The Art of Loving Animals
The Animal Lover, the bronze sculpture that stands outside the new entrance to the Henry and Lois Foster Hospital for Small Animals, aptly describes its creator, Merrilyn Delano Marsh.
The piece is 40 inches tall and depicts a woman standing with a cat perched on her shoulders and surrounded by other animals. It’s autobiographical, said Marsh, a 1947 graduate of Boston’s School of the Museum of Fine Arts who went on to study in Paris.
“I had a cat, and when I took it to the vet for the first time, I carried it in my arms. I didn’t realize that you usually take a cat in a carrier,” she said. “There was a big German shepherd in the waiting room. My cat took one look and climbed right up around my neck. That hurt!”
Marsh donated the sculpture to Cummings School. Her son, George Marsh Jr., is a principal at Payette, the architectural firm for the $10 million project to renovate and expand the 30-year-old hospital.
The Animal Lover is the second bronze cast from a black walnut statue that Marsh carved in 1985. A green patina makes the piece quite distinctive from the first casting, which stands in the cloister garden of St. Andrew’s Episcopal Church in Wellesley, Massachusetts.
The relationships between people and animals have influenced Marsh’s work since she was invited to show her drawings, paintings and clay animals at a community art exhibit at age 11. “I’d like people to look at this piece at the Foster Hospital and feel the same love for animals,” she said.
Her home is filled with art—chiseled woods, clay, oils and watercolors—and it has a working studio with a small kiln and portfolios filled with paintings. At age 93,she continues to sculpt and paint.
In her living room, The Riding Lesson, carved in African mahogany, recalls the times when she and her mother rode horses owned by family friends. Another mahogany piece, Calming Pegasus, shows nearly life-size human and equine heads touching side by side. In Girl with the Butterfly, a clay model ultimately cast in bronze, a child gazes in fascination at a butterfly resting on a flower.
Because sculpture depicts the world in three dimensions, it has always been Marsh’s favorite medium, but, she added, painting is more practical. “It’s harder to transport sculptures, and of course wood can’t be displayed long-term outdoors because the weather will damage it. Bronze is enduring, but it’s heavy and usually cost-prohibitive.”
Marsh’s Tufts roots run deep. She made bronze portraits of the iconic athletic directors Clarence “Pop” Houston (1962), for the undergraduate student dormitory Houston Hall, and Rocco “Rocky” Carzo, for the dedication of the Carzo Cage in Cousens Gymnasium in 2002. Her bronze bas-reliefs, installed at the university’s Ellis Oval athletic fields in 2001, celebrate the women and men who compete in varsity sports at Tufts.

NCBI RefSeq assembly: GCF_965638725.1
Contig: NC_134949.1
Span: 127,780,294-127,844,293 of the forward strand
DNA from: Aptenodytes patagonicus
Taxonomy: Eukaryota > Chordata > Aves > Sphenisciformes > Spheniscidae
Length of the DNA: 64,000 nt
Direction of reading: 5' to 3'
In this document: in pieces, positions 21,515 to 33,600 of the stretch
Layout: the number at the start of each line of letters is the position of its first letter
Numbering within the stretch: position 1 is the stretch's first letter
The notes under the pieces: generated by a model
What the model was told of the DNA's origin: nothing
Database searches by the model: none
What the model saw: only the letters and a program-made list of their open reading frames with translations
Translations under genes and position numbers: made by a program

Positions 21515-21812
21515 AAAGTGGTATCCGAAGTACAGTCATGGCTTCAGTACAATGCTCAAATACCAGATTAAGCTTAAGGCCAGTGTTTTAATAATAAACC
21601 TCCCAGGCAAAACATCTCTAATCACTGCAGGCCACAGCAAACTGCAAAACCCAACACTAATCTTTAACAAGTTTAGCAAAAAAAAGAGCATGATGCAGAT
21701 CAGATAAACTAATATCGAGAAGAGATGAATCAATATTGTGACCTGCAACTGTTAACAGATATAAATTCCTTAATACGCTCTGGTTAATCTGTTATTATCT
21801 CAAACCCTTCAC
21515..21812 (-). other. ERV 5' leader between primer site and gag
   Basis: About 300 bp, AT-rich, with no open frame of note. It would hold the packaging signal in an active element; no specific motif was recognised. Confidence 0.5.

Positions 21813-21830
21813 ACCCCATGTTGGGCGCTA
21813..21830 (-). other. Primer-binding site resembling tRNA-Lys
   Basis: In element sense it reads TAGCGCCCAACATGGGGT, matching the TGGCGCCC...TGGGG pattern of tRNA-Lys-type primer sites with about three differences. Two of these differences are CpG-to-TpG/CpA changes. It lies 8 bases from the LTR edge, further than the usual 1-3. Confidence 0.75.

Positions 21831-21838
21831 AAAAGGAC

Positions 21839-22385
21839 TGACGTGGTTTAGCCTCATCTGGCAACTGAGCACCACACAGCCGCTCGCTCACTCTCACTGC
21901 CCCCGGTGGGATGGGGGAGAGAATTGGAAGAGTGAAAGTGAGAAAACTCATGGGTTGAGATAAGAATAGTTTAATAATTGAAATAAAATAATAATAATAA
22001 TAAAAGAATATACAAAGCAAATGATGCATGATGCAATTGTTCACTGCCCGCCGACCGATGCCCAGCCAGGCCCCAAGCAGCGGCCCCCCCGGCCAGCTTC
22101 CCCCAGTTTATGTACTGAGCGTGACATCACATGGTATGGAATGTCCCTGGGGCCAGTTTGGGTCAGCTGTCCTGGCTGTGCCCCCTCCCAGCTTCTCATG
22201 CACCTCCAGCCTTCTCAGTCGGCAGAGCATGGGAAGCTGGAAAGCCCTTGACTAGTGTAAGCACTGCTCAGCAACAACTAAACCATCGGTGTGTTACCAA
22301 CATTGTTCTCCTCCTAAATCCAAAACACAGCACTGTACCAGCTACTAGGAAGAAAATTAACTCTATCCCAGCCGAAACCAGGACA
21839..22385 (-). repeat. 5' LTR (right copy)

Her late husband, George Estabrook Marsh Sr., a Pop Houston protégé, earned his undergraduate degree in chemistry from Tufts in 1940. George Marsh Sr. was a second cousin of Houston’s wife, Marion Ricker Houston, whose family founded the Poland Springs resort and water company in Maine. George landed at Tufts because of Pop Houston—he received a scholarship and lived in the Houstons’ home while earning his degree. George and Merrilyn later established a scholarship at Tufts in Houston’s honor.
Merrilyn Marsh said she’s pleased that her alma mater, the School of the Museum of Fine Arts, became part of Tufts’ School of Arts and Sciences last summer. “I think it means more opportunities for the SMFA and its students,” she said.
The Animal Lover is the second bronze on the Grafton campus created by an artist devoted to animals and who studied at the School of the Museum of Fine Arts. Amelia Peabody’s statue of a horse, titled Bucks–The Perfect Hunter, is on display in the first-floor hallway in Cummings School’s main administration building. The Amelia Peabody Charitable Fund, which she established in 1974 to direct her philanthropy, has been a longtime benefactor of the school, including making a $2.5 million challenge gift for the small animal hospital renovation project.
Art has been part of Foster Hospital since it was built. Public art pioneer William Wainwright’s kinetic sculpture Tree of Opals—the leaves are reflective cubes that perpetually change color—has stood on the hill in front of the hospital since 1986, a gift from the family and friends of hospital benefactors Henry and Lois Foster.